eso9530 — Organisation Release
13 November 1995: In 1989, the European Southern Observatory (ESO), the European Organisation for Astronomy, awarded to REOSC, a subsidiary of the SFIM Group and located in Saint Pierre du Perray (France), a comprehensive contract for the polishing of four 8.2-metre diameter mirrors for the unit telescopes of the ESO Very Large Telescope (VLT) project. These mirrors are the largest ever manufactured and polished. This contract comprises not only the polishing and high-precision optical testing of each giant mirror, but also the safe condition of transportation of the blanks which were manufactured by Schott Glaswerke in Mainz (Germany). In order to fulfill the contract, REOSC conceived, built and equipped a novel, high-tech workshop which would allow to polish and test the mirrors, each of which has a surface area of more than 50 square metres.
eso9529 — Organisation Release
8 November 1995: Following the very successful events of 1993 and 1994 , ESO again opens its doors for an 'educational adventure' next week. It takes place within the framework of the 'Third European Week for Scientific and Technological Culture', initiated and supported by the European Commission. On Tuesday, November 14, 1995, about forty 16-18 year old students and their teachers will converge towards Munich from all corners of Europe. They are the happy winners of a Europe-wide astronomy contest (`Europe Towards the Stars') that took place during the summer and early autumn. Their prize is a free, week-long stay at the Headquarters of the European Southern Observatory. During this time they will work with professional astronomers and get a hands-on experience within modern astronomy and astrophysics at one of the world's foremost international centres.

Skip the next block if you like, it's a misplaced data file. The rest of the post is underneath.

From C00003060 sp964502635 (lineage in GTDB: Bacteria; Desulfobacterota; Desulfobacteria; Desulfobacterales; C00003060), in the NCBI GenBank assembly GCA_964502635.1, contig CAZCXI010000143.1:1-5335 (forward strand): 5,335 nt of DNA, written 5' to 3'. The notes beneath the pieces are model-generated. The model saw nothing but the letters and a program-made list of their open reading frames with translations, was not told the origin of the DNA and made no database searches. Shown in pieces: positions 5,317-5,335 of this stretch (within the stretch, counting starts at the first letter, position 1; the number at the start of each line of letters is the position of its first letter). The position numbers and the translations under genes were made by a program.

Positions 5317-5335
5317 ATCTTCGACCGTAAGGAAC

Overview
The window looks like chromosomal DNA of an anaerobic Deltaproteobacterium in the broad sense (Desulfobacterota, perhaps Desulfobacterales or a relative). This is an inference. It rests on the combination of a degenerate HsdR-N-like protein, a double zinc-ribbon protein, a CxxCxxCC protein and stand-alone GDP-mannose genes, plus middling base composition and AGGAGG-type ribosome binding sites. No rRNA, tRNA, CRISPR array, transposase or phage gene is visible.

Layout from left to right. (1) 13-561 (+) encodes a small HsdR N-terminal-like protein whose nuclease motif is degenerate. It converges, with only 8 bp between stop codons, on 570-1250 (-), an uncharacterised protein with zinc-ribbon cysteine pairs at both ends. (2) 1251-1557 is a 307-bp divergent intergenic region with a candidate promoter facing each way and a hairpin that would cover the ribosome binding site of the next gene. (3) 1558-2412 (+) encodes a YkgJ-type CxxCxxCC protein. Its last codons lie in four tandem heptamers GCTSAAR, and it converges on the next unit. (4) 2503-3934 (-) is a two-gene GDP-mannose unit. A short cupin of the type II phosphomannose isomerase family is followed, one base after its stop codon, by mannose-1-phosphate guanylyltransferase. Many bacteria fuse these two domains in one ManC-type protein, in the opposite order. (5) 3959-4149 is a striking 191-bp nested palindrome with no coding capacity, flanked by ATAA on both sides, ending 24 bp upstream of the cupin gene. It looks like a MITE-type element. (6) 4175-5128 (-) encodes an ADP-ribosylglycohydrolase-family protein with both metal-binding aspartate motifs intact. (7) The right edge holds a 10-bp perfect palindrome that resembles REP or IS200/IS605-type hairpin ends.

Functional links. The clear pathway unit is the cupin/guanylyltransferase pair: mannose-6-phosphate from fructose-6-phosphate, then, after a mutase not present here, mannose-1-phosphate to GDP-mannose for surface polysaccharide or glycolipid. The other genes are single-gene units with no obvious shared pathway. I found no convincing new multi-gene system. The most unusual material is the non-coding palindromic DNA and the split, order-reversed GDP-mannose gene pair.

eso9528 — Science Release
23 October 1995: Astronomers from the University of Leiden have discovered an extremely distant, enormous gas cloud. It is probably a 'cocoon' from which one or more galaxies are in the process of being born, soon after the Big Bang. The observations also indicate that this gas cloud is slowly rotating, an entirely new result of great cosmological significance. The discovery was made with the ESO 3.5-metre New Technology Telescope (NTT) at La Silla in Chile by a team consisting of Rob van Ojik, Huub Röttgering, Chris Carilli, George Miley and Malcolm Bremer from Leiden Observatory (The Netherlands) and Duccio Macchetto of the European Space Agency (ESA) stationed in Baltimore, U.S.A. Their extensive observations are reported in an article accepted for publication in the professional European journal `Astronomy and Astrophysics' and also as a chapter of van Ojik's Ph.D. thesis which is defended at the University of Leiden on October 25. This exciting result casts new light on one of the most important questions of modern cosmology, i.e. how lumpy galaxies were 'born' out of the extremely smooth fireball produced during the Big Bang.
eso9527 — Organisation Release
23 October 1995: Adaptive Optics (AO) is the new "wonder-weapon" in ground-based astronomy. By means of advanced electro-optical devices at their telescopes, astronomers are now able to ``neutralize'' the image-smearing turbulence of the terrestrial atmosphere (seen by the unaided eye as the twinkling of stars) so that much sharper images can be obtained than before. In practice, this is done with computer-controlled, flexible mirrors which refocus the blurred images up to 100 times per second, i.e. at a rate that is faster than the changes in the atmospheric turbulence.
eso9526 — Science Release
15 September 1995: Four European astronomers  have taken advantage of the superb imaging quality of the ESO 3.5-metre New Technology Telescope (NTT) at the La Silla observatory, to detect a galaxy at an extremely large distance. They conclude that its redshift  is z = 4.4; thus, this galaxy is by far the most remote ever detected. In fact, it has taken its light about 90 percent of the age of the Universe to reach us, and we now observe this early object as it appeared, only 1 - 2 billion years  after the Universe was created in the Big Bang. Still, the galaxy contains a considerable amount of elements that must have been produced in stars. This proves that stars were formed in normal galaxies, already before this very early epoch.